Chris Backer knows pain.
"People who wake up every day and don't hurt have no idea what they have," he said. "I've cried on days when I wake up and don't hurt."
The Lower Sackville resident has suffered with Crohn's Disease since his teenage years. He has spent a great deal of his life in and out of hospitals, and at the height of his illness was taking 12 to 16 pills per day to manage his symptoms and his pain.
"I was in emergency all the time because the pain was just that bad. I would be lying on my side in the fetal position, or throwing up in the tub while sitting on the toilet," he said. "It feels like it's coming out of your ears. You take all these different pills and some of them make you sick or cause other problems too."
Backer said he tried every available medication but found little relief. That all changed eight years ago when he received a license to use marijuana for medical purposes.
He and his physician worked out a dosage that managed Backer's pain in a way he said no pharmaceutical drug ever matched. He smokes and eats his medical grade cannabis at regular dosage intervals throughout the day.
It's the only medication he has taken for years.
"With cannabis I can function ... It was instantaneous because if you're nauseated you can't hold medicine down. I can take a puff and feel better because you can't throw up smoke," he said.
"You can also vaporize it like Vicks VapoRub and inhale the steam of it if you don't want to smoke. Once it kicks in, it takes care of the cramps, settles my stomach and it calms me. I feel better."
Well-spoken and passionate about protecting the rights of Canadians to grow their own medicine, Backer is a member of Maritimers Unite for Medical Marijuana (www.mumm.ca).
That group is one of many banding together for a Feb. 21 nationwide rally to protest the federal government's proposed Marihuana for Medical Purposes Regulations.
Health Canada is implementing the proposed regulations to "reduce the risks to public health, security and safety of Canadians, while significantly improving the way in which individuals access marihuana for medical purposes."
A new supply and distribution system for dried marijuana for medical purposes would be established and those requiring medical marijuana would have to purchase it through a pharmacy.
Backer believes the move would have disastrous consequences for him and many of the more than 30,000 Canadians who rely on medical marijuana.
He currently grows his own medicine at an affordable price, and said that would all change if the legislation goes into effect and large scale production facilities become the only ones allowed to provide medical cannabis.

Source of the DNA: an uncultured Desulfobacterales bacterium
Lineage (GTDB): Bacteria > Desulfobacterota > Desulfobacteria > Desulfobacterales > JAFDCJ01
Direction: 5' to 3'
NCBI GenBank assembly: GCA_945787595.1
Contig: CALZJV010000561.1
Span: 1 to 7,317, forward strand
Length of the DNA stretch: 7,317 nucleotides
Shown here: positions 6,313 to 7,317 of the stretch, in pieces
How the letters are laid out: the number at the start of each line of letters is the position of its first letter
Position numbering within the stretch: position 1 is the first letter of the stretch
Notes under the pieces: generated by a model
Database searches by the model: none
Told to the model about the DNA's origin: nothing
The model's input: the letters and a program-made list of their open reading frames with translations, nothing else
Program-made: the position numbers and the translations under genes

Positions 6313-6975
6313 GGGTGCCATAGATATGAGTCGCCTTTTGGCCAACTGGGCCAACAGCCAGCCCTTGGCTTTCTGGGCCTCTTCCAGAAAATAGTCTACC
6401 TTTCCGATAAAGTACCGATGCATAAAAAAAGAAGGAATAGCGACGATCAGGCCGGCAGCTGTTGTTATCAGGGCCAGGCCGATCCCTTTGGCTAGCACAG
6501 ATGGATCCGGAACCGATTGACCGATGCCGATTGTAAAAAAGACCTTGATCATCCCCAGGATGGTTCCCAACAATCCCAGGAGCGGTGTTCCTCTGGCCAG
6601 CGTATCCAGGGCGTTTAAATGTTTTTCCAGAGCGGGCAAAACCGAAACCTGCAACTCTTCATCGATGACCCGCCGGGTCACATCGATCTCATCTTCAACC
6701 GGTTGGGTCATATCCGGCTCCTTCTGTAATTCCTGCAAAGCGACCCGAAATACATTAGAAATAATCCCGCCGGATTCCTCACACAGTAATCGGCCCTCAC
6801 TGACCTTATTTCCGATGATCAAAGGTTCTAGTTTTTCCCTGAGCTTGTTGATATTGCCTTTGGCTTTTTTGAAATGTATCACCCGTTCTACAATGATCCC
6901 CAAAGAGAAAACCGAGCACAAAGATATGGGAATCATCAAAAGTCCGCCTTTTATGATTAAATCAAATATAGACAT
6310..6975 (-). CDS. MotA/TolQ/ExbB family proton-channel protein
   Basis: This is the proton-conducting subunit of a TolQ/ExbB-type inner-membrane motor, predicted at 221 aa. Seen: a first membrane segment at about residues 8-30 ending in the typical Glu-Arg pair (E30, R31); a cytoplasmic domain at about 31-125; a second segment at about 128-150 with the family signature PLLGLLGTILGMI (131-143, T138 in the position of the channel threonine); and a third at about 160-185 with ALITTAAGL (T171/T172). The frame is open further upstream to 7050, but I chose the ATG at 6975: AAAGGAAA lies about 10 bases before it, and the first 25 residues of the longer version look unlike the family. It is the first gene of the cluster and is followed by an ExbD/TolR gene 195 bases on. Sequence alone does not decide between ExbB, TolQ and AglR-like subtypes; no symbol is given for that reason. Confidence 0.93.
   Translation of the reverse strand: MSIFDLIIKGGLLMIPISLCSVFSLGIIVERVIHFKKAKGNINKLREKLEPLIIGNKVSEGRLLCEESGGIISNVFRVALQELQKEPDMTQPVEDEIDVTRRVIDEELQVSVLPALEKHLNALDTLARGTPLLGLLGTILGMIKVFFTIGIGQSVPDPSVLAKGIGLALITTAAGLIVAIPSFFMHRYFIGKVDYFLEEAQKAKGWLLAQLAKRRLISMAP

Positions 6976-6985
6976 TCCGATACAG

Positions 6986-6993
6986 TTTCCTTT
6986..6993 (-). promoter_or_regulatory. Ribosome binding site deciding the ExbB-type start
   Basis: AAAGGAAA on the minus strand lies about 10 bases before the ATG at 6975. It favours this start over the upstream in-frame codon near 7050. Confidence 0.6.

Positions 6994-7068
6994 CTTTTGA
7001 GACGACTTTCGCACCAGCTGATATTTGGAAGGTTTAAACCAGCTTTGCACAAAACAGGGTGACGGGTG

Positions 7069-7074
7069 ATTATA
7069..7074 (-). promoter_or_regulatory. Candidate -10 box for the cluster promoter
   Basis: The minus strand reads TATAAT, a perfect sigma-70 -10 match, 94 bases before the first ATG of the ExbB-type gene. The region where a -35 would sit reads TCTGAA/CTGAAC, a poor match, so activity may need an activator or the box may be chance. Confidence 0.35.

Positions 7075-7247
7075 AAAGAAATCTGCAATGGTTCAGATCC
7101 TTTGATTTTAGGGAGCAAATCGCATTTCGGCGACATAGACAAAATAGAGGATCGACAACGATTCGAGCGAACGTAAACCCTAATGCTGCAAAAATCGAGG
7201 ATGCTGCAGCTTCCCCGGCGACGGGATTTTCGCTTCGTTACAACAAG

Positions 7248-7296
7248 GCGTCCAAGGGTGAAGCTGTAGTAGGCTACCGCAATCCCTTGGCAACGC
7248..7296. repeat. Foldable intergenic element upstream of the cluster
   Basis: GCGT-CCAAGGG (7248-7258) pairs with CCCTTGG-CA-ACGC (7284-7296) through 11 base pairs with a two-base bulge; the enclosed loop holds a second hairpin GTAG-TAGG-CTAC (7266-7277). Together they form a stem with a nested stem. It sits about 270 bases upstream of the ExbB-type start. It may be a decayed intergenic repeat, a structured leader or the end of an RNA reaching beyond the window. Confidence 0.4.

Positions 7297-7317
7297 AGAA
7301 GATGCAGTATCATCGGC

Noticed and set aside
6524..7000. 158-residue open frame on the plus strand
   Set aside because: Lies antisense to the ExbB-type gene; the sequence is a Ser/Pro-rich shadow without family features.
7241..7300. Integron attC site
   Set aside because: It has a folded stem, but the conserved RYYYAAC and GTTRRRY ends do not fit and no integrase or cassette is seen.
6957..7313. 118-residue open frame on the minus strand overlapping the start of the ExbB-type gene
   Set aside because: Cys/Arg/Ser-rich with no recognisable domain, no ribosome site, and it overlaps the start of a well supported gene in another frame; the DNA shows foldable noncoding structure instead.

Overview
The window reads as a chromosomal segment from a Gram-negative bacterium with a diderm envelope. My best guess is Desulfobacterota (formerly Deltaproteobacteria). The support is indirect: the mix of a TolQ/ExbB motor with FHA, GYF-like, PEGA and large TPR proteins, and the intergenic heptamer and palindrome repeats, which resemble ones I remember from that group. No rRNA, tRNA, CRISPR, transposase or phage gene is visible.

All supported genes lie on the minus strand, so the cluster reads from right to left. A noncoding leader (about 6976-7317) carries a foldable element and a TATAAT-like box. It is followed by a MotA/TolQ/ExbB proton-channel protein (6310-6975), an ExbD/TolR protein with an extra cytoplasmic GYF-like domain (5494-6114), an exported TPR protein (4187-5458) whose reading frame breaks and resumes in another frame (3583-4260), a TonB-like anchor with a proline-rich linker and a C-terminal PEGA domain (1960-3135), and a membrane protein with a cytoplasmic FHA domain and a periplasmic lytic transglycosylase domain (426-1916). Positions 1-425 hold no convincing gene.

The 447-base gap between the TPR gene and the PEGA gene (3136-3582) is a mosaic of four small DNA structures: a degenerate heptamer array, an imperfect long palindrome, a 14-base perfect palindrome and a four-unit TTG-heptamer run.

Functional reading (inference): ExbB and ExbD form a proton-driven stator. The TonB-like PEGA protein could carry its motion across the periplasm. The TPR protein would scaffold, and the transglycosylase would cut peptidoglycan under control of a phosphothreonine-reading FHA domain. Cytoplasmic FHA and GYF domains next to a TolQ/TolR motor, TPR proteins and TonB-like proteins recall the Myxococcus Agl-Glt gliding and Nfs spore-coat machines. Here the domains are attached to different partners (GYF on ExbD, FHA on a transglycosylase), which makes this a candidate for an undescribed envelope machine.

"I grow for myself and I am on a fixed income. My costs are about to go up to about $3,000 minimum (a month) if I have to pay the $8.80 a gram the government is talking about, and I can't afford it," Backer said.
"When you look at the Health Canada website, it says what to do if you can't afford it. Go back to your doctor and arrive at a different dose or medicine. I've arrived at the dose and medication already with my doctor. I have already tried everything else."
Backer fears patients unable to afford licensed production facility prices will go without their doctor recommended medication or violate the law to get it.
In 2011, Backer sustained burns to about 85 per cent of his body after a batch of hash oil he was making in a rice cooker overheated and exploded in his basement. While the oil is more potent than the plant and often amplifies its benefits, it is illegal.
"If I could've just gone to the pharmacy to buy the stuff at an affordable price, that wouldn't have happened in the first place," he said. "People will do what's necessary, even when it's risky."
On Feb. 9 at 1 p.m., Maritimers Unite For Medical Marijuana is holding a meeting for medical marijuana licensees and their supporters at the Gottingen Street Library.
In addition to making signs for the national Feb. 21 protest, they'll be working on letters of concern to MPs, developing impact statements, guiding people interested in supporting an injunction and encouraging people to sign a petition.
Halifax NDP MP Megan Leslie helped word the petition and will present it to parliament.
Backer said he and advocates like him are hoping that those who currently don't require medical cannabis stand up and help them in their fight.
"Why do so few have to stand up for so many when those standing up can't really literally stand up much at all?," he asked. "We need help. You never know when it could be you or someone you care about."